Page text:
In the 1920s, H.P. Lovecraft said, “The oldest and strongest emotion of mankind is fear, and the oldest and strongest kind of fear is fear of the unknown”. We don’t like new things… they scare and challenge us.
For example, videos reacting to the new Instagram logo had started making the rounds a mere day after the big logo reveal (though some of them are truly hysterical), and they demonstrate how annoyed people become when you mess with the things they love. One programmer has even managed to develop software which will bring the old logo back, just in case the new one becomes too much of a shock.
**Please be aware that this video may contain sensitive language.
But why the extreme reaction? Much like getting a nasty fright when someone jumps out from behind a door, I believe that people don’t like surprises. Yes, we have all fantasised about a surprise birthday party but that is as far as the “surprise fantasy” usually goes… in general – we don’t like them.
Secondly, when your business is a tool, people start feeling like it belongs to them, like it’s a part of them. “What have you done to my Instagram?!” the cry rang. It is because as much as Instagram is owned by Facebook, it’s actually “owned” by its users. An ideal position for any brand to be in – if they had managed the process carefully and made sure that their users were poised for the change and had bought into the brand idea.
On a side note, be sure to read about the Joburg platform’s brand revamp here, and just so you know – they’re more than happy to tell you about it.
Anyway, back to Instagram. Overnight, it had a new icon and no one told us about it. It just appeared. “BOO”! It simply jumped out from behind the door and scared us half to death.
The trick with change is to manage it. Yes, Instagram has given us a little video but best put by Sam Becker, the Creative Director of the Brand Union US, “This is a confident redesign but potentially a missed opportunity.”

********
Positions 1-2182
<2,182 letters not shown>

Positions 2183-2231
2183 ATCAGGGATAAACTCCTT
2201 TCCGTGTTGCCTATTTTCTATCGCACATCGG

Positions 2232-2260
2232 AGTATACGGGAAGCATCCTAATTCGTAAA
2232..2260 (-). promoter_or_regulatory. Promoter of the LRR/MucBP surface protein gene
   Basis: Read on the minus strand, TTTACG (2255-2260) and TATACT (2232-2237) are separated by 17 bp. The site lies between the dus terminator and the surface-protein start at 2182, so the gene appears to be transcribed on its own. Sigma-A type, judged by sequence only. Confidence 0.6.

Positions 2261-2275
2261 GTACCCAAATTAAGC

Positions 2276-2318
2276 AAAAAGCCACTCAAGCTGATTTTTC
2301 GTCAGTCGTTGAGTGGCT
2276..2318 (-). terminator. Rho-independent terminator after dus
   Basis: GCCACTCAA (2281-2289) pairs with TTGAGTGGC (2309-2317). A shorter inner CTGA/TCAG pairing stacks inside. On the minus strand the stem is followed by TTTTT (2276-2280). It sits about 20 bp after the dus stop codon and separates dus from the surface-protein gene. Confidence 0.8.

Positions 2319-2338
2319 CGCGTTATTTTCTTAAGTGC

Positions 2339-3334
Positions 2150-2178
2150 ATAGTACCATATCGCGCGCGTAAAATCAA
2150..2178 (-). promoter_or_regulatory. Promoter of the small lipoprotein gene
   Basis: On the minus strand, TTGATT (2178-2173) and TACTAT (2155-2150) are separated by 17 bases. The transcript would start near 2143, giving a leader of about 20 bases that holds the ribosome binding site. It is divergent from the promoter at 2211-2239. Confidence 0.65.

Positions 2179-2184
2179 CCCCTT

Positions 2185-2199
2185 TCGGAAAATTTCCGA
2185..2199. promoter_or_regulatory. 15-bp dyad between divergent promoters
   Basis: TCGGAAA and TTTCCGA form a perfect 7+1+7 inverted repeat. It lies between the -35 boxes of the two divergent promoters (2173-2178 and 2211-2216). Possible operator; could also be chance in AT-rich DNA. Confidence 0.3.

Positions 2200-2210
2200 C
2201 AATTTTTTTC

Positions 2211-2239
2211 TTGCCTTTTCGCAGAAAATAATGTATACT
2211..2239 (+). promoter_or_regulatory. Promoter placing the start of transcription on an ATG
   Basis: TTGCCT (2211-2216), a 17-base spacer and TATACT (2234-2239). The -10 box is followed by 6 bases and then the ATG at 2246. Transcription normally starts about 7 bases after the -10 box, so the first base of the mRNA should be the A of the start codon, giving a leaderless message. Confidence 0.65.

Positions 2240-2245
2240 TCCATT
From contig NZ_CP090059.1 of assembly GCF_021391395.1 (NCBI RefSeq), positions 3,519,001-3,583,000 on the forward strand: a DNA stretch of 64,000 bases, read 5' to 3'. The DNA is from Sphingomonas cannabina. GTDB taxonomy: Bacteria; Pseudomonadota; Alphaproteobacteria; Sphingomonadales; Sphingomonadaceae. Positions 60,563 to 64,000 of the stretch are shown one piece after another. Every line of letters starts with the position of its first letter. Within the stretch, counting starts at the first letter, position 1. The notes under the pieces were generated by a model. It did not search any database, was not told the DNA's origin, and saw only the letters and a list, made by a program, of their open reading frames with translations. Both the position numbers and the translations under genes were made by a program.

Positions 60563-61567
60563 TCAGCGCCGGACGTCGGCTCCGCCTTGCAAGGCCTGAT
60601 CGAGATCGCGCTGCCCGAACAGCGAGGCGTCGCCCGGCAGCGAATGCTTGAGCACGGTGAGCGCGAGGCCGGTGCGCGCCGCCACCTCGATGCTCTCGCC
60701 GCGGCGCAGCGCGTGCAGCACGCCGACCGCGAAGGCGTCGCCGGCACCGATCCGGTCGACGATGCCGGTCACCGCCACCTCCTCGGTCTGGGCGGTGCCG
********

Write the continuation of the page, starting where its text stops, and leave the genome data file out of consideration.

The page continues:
“It’s quite telling that the launch video seems more about convincing people that this was a rigorous undertaking rather than communicating a strong, differentiating idea that elevates the brand and connects to their past. No doubt, this is a visual system that’s more practical, usable and modern. It will serve them well, but it could have been so much more.”
I agree with Becker and would like to add to his statement that it was a missed opportunity in terms of engaging with users, and getting their buy-in and allowing them to process the change in their beloved Instagram. It was a missed opportunity because instead of preparing users for the change – it was sprung on us overnight. The strong differentiating idea is touched upon but was never aggressively articulated to users, to take them along on the journey – either before or after the change took place.
A big reveal within a prepared context will always be more successful than one, which is sprung on us overnight.
So, in the face of a world that expects ever-refreshing and constantly revitalised brands and visual styles, how does one remain fresh, in touch whilst taking people on a journey with, hopefully, minimal fall-out?
Watch this space and see!
By Veronica Botes
Designvow specialises in exceptional creative projects – their latest projects include solving interesting challenges for Investec, developing new brands for Sorbet and creating arresting art for Clientele Limited.